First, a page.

I owe Uncle Sam What?

December 27, 2007 at 2:52 pm | Posted in Uncategorized | Leave a comment
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I recently had to send this information to a client. I think it is worth sharing with all my faithful readers….

Owning an investment property can be rewarding both mentally and financially.  There is a point in time when the investor wants to sell it and move on to something else.  When that time starts to creep into one’s head, you must take into account the tax ramifications of selling the property.  I know it is not a fun thought that Uncle Sam is going to take a tax bite out of any financial gain you made from all your sweat and toil from the investment.  It is important to have an idea as to what the Capital Gain taxes will be so that if you  are going to reinvest the money elsewere you know how much you are going to be working with.  Below is an example that illustrates how the Capital Gain Tax is calculated for an investment/rental property.

Capital Gain is defined as the amount by which the selling price of an asset exceeds the purchase price; the gain is realized when the asset is sold.

To determine the gain or loss on the sale of your rental property, you need to determine the selling price, the adjusted basis, plus subsequent capital improvements, and minus depreciation.

EXAMPLE:  Nolan purchased a residential property 5 years ago for $200,000.  He plans on selling it now for its current market value of $475,000.  Nolan has taken an annual depreciation exspense of $5,400 resulting in a total of $27,000 ($5,400 x 5 years).  Over the same time he made improvements at a cost of $10,000.  His cost associated with the sale of the property are $10,000.  The taxable gain on the sale is determined as follows:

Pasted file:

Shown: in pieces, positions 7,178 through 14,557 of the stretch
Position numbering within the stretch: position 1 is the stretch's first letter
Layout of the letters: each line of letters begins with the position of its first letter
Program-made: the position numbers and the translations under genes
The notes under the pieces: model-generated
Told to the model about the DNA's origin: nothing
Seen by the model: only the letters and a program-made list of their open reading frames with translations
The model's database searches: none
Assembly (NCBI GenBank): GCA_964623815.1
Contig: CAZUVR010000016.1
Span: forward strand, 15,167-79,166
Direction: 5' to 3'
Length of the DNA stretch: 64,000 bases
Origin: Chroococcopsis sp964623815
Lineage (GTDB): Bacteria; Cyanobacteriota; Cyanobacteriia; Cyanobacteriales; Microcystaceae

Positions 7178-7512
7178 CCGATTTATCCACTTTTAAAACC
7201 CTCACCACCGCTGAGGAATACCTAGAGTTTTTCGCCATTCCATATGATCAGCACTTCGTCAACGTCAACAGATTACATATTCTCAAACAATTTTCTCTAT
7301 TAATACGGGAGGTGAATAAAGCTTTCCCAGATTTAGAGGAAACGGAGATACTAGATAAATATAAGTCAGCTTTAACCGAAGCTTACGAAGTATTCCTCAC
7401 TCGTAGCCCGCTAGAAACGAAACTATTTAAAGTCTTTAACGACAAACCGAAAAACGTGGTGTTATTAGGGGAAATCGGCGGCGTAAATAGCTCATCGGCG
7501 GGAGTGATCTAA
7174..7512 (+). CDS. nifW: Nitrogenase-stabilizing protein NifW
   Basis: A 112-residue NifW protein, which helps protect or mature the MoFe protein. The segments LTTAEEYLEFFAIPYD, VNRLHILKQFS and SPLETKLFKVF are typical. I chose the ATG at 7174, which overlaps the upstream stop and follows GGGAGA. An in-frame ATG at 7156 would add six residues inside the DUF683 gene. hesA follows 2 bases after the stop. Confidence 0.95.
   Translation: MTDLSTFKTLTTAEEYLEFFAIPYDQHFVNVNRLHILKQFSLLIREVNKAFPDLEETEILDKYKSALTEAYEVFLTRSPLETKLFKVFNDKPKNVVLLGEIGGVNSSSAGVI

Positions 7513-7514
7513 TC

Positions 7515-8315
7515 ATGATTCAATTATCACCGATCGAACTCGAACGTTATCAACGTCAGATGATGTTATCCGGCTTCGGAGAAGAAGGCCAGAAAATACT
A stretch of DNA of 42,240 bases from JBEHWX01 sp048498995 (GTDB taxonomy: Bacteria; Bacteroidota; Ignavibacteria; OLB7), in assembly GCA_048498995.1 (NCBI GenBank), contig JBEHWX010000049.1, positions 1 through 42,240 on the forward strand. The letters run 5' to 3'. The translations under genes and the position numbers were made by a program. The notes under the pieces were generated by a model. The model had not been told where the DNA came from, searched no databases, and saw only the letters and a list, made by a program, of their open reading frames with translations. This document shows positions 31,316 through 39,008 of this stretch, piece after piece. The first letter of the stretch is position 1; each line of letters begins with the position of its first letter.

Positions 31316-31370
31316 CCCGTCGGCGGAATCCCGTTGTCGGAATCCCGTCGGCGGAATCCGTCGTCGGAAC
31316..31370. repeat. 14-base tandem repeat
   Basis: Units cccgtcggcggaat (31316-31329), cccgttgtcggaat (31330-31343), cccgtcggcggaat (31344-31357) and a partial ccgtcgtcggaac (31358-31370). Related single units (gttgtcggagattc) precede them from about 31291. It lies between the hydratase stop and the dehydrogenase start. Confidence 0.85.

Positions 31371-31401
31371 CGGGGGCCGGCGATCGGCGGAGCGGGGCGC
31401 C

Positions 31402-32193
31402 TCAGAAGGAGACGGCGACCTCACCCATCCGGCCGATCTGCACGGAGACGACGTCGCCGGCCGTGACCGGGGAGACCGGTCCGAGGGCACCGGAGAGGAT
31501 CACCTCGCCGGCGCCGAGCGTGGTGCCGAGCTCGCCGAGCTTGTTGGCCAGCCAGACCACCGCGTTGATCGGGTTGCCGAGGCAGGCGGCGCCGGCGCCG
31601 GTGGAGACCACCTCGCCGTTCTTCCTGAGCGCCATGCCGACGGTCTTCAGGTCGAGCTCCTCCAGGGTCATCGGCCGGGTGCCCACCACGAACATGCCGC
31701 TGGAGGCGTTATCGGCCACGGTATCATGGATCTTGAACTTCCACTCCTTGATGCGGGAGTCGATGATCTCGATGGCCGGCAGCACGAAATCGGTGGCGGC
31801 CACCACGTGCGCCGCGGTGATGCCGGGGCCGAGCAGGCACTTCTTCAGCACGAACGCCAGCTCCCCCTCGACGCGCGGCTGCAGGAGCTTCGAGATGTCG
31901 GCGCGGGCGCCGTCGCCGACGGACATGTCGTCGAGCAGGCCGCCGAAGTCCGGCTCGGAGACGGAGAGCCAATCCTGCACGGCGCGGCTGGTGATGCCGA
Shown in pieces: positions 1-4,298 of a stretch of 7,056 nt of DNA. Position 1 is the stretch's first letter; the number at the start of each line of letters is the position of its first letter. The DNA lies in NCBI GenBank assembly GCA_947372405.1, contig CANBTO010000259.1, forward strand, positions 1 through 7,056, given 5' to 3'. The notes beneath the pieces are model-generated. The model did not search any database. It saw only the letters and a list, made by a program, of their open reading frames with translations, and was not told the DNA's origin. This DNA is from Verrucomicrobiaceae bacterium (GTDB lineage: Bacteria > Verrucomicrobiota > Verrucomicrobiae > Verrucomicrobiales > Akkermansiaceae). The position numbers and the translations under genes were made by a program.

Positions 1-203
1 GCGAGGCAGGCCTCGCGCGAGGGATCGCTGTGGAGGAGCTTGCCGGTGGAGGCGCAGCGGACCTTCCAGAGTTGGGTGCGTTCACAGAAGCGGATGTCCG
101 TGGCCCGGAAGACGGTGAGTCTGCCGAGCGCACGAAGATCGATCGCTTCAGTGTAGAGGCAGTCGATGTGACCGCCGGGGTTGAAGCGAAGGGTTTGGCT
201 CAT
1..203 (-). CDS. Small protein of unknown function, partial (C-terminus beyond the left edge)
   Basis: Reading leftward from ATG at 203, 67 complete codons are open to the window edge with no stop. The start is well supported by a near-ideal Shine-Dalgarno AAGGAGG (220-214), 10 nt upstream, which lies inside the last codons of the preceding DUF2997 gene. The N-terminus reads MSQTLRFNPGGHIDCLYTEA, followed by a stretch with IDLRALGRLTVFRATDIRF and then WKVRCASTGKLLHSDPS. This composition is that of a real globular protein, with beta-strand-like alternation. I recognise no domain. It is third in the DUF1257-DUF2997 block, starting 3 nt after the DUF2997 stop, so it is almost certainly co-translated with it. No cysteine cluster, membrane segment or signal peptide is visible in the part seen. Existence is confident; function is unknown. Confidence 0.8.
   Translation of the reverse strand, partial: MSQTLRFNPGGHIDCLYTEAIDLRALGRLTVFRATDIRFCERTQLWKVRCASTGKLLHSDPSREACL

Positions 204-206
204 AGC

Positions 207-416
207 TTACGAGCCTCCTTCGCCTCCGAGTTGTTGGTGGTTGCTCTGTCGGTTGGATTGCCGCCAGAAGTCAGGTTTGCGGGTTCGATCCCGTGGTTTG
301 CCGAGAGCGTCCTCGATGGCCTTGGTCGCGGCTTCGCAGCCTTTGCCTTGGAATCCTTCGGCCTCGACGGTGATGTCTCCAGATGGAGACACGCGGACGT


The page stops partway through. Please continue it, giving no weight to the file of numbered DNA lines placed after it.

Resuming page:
Original Cost                          $200,000

Improvements                           10,000

Depreciation                              (27,000)

Adjjusted Basis                       $183,000


Sales Price                         $475,000

Adjusted Basis                  (183,000)

Selling Costs                         (10000)

Taxable Gain                   $282,000

Nolan’s taxable gain of $282,000 will be taxed at two different rates, one for the depreciation ($27,000) and the other for the remainder of the gain $255,000 ($282,000-$27,000).

Since Nolan took a depreciation deduction during the time he owned the rental property, he would need to recpature the cost.  Under current law, depreciation recapture is taxed at a maximum federal tax rate of 25%.  Nolan will owe $6,750 due to the depreciation ($27,000 x 25%).

The remainder of his gain, $255,000, will be taxed at whatever capital gains tax applies to him.  Let’s assume Nolan has a capital gain tax rate of 20%.  He will owe $51,000 in taxes on the remainder of his gain ($255,000 x 25%).  Thus, Nolan’s total federal taxes due will be $57,750 ($51,000 + $6,750).

Make sure you check with the state you are in since each state has its own capital gains tax rate.

 Please call on me if you have any questions…


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